Page:Newton's Principia (1846).djvu/44

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36

life of sir isaac newton.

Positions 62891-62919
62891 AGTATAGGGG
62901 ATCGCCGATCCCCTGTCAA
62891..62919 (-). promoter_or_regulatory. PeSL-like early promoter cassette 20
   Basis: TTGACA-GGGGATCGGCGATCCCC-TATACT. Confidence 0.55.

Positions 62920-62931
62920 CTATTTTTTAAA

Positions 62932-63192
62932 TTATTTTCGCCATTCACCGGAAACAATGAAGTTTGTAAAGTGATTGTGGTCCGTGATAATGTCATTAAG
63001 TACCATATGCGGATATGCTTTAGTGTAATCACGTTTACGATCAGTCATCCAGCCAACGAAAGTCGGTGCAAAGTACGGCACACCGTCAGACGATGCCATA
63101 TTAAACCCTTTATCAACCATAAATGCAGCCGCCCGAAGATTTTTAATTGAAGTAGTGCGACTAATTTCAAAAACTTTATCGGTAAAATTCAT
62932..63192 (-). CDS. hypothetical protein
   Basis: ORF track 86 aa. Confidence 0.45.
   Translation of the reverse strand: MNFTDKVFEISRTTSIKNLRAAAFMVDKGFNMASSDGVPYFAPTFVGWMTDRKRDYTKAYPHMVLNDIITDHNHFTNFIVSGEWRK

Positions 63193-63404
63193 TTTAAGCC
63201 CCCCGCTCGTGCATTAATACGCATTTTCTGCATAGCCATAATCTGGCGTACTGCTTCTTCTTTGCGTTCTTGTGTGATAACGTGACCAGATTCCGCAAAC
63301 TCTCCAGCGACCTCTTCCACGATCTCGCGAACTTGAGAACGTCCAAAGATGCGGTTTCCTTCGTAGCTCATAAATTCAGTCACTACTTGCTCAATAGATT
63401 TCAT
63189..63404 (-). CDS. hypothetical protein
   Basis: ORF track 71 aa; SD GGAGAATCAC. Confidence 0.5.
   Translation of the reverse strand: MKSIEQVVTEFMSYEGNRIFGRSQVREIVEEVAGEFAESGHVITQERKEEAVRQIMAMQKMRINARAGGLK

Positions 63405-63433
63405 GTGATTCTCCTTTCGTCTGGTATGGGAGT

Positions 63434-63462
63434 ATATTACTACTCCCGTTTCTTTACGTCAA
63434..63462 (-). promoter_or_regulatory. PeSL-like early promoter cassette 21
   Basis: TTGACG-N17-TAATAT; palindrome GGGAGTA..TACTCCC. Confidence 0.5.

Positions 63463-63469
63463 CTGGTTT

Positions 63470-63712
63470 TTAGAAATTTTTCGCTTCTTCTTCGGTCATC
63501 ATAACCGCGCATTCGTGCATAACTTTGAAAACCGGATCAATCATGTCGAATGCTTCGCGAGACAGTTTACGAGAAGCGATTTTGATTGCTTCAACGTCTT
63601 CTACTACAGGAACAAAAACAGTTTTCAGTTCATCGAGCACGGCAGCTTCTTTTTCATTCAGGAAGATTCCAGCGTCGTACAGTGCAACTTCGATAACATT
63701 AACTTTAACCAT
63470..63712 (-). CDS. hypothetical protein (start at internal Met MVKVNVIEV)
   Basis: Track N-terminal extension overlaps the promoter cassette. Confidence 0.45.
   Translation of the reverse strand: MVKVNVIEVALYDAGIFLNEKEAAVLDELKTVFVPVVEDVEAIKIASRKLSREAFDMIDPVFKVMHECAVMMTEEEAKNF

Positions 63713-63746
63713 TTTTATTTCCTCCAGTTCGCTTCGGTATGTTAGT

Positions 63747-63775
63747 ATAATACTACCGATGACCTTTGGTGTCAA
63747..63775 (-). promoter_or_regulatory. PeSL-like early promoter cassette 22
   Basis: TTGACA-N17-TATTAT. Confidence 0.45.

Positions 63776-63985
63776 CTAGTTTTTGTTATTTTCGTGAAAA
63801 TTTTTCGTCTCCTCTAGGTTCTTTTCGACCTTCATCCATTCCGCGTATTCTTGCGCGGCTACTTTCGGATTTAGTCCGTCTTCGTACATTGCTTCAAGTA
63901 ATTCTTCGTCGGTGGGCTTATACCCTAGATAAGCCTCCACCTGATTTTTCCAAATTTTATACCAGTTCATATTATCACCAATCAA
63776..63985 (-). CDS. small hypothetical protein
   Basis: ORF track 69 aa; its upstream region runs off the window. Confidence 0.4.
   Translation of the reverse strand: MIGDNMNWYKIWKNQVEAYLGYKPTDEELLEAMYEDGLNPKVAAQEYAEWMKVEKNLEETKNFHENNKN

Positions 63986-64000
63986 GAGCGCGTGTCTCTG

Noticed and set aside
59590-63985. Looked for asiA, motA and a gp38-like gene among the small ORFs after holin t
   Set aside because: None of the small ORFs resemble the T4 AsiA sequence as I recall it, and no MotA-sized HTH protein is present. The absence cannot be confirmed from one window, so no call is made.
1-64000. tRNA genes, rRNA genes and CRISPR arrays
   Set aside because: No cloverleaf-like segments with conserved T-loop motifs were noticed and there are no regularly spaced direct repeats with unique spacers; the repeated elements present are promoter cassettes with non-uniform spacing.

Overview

be Lord God; for we say, my God, your God, the God of Israel, the God of Gods, and Lord of Lords; but we do not say, my Eternal, your Eternal, the Eternal of Israel, the Eternal of Gods; we do not say my Infinite, or my Perfect: these are titles which have no respect to servants. The word God usually signifies Lord; but every Lord is not God. It is the dominion of a spiritual Being which constitutes a God; a true, supreme, or imaginary dominion makes a true, supreme, or imaginary God. And from his true dominion it follows that the true God is a living, intelligent and powerful Being; and from his other perfections, that he is supreme or most perfect. He is eternal and infinite, omnipotent and omniscient; that is, his duration reaches from eternity to eternity; his presence from infinity to infinity; he governs all things and knows all things, that are or can be done. He is not eternity or infinity, but eternal and infinite; he is not duration and space, but he endures and is present. He endures forever and is everywhere present; and by existing always and everywhere, he constitutes duration and space. Since every particle of space is always, and every indivisible moment of duration is everywhere, certainly the Maker and Lord of things cannot be never and nowhere. Every soul that has perception is, though in different times and different organs of sense and motion, still the same indivisible person. There are given successive parts in duration, co-existent parts in space, but neither the one nor the other in the person of a man, or his thinking principle; and much less can they be found in the thinking substance of God. Every man, so far as he is a thing that has perception, is one and the same man during his whole life, in all and each of his organs of sense. God is one and the same God, always and everywhere. He is omnipresent, not virtually only, but also substantially; for virtue cannot subsist without substance. In him are all things contained and moved; yet neither affects the other; God suffers nothing from the motion of bodies; bodies find no resistance from the omnipresence of God. It is allowed by all that the Supreme God exists necessarily; and by the same necessity he exists always and everywhere. Whence also he is all similar, all eye, all ear, all brain, all arm, all power